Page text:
Reporting from our new site in Rwanda’s beautiful Akagera National Park, we could not be more excited for what 2019 has in store. The progress of the Magashi build has been amazing, and makes us confident about what lies ahead. The team on site is strong, motivated and eager to complete the camp in time for the arrival of our first guests mid-year.
Since their arrival in November last year, Adriaan and Hein, Magashi’s senior guides, have been exploring the area, and we are very impressed with the results. Game is plentiful, and sightings of predators and lots of other interesting game have been off the charts. Recently Trevor and Dorence, from the SATC Tracker Academy, joined them, which means that chances of seeing game will improve even more thanks to their expert tracking skills!
To sum up: Magashi is ready for 2019 and we are 100% sure that once open it will steal the hearts of all our visitors!
A short history of Akagera National Park
Magashi aerial. Image by Chris Roche
Magashi is set in a private concession on the Magashi Peninsula, along the shores of Lake Rwanyakazinga in the north of Akagera National Park. It is a land where savannah and wetland meet, creating a diverse environment for many animals.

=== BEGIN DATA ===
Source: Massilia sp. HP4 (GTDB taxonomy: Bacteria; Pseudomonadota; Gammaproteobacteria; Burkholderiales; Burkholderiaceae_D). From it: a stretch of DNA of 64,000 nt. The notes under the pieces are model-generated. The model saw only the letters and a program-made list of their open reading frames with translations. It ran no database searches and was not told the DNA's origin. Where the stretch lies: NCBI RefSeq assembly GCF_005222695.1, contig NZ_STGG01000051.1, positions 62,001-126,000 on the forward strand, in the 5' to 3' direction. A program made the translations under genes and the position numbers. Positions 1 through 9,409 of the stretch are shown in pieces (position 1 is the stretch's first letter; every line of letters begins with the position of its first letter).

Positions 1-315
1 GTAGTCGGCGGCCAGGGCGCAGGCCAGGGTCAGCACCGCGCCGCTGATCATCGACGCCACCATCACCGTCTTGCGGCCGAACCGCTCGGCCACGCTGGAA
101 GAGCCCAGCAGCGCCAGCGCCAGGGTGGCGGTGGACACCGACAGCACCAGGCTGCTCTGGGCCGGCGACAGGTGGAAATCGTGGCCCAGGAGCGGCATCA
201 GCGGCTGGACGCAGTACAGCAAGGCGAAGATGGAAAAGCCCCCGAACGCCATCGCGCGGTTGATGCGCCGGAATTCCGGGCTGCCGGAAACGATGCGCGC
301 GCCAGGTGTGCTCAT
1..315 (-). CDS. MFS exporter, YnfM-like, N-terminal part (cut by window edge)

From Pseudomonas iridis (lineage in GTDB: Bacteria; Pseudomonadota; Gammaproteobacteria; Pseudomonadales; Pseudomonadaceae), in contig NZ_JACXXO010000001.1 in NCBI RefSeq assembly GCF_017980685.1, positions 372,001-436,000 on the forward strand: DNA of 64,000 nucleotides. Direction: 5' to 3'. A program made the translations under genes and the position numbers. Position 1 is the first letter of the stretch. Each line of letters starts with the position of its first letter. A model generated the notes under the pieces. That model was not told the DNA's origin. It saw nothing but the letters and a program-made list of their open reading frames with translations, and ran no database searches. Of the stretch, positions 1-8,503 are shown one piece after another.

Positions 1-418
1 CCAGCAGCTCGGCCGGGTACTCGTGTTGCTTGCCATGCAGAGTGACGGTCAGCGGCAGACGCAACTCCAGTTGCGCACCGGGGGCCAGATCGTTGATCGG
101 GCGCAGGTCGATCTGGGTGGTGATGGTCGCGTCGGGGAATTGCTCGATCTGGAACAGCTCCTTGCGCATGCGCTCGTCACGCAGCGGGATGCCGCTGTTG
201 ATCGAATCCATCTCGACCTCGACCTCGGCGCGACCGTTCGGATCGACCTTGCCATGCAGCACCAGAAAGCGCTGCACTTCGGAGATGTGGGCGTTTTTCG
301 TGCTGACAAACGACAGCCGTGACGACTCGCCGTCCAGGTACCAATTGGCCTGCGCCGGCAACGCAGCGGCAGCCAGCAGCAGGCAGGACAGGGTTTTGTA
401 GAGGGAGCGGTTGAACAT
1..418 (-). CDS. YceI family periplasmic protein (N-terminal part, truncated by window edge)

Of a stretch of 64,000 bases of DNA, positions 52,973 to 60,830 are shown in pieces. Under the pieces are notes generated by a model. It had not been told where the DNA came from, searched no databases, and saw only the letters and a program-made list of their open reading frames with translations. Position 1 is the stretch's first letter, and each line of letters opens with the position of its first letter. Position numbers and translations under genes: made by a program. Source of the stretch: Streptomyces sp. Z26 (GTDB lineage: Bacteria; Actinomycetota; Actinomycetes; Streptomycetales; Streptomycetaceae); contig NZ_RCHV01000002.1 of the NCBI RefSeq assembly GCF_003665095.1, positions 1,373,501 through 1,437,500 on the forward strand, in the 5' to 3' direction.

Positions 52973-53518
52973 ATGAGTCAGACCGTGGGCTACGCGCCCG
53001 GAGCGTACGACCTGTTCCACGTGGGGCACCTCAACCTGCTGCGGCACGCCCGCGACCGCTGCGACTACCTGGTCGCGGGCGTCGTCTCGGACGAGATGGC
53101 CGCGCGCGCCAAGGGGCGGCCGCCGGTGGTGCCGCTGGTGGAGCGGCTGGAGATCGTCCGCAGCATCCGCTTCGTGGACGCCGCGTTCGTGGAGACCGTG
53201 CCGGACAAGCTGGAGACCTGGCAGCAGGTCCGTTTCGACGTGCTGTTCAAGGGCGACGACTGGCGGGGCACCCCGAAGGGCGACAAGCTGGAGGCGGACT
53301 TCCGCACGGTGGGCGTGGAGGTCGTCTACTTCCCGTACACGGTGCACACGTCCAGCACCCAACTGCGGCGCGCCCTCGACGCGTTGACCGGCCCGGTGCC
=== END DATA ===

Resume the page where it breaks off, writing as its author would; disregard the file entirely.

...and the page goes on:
In 1934, the Belgian government’s conservation programme created a new national park in northeastern Rwanda called Le Parc National d’ Akagera.
At independence in 1962, the management of Rwanda’s national parks and wildlife reserves was taken over by the Rwandan Ministry of Agriculture, Water and Forestry. The Rwandan ministry struggled to maintain Akagera to the same standards as the Belgian team it superseded. The department suffered due to lack of trained personnel, insufficient equipment, and a budget that was practically nonexistent.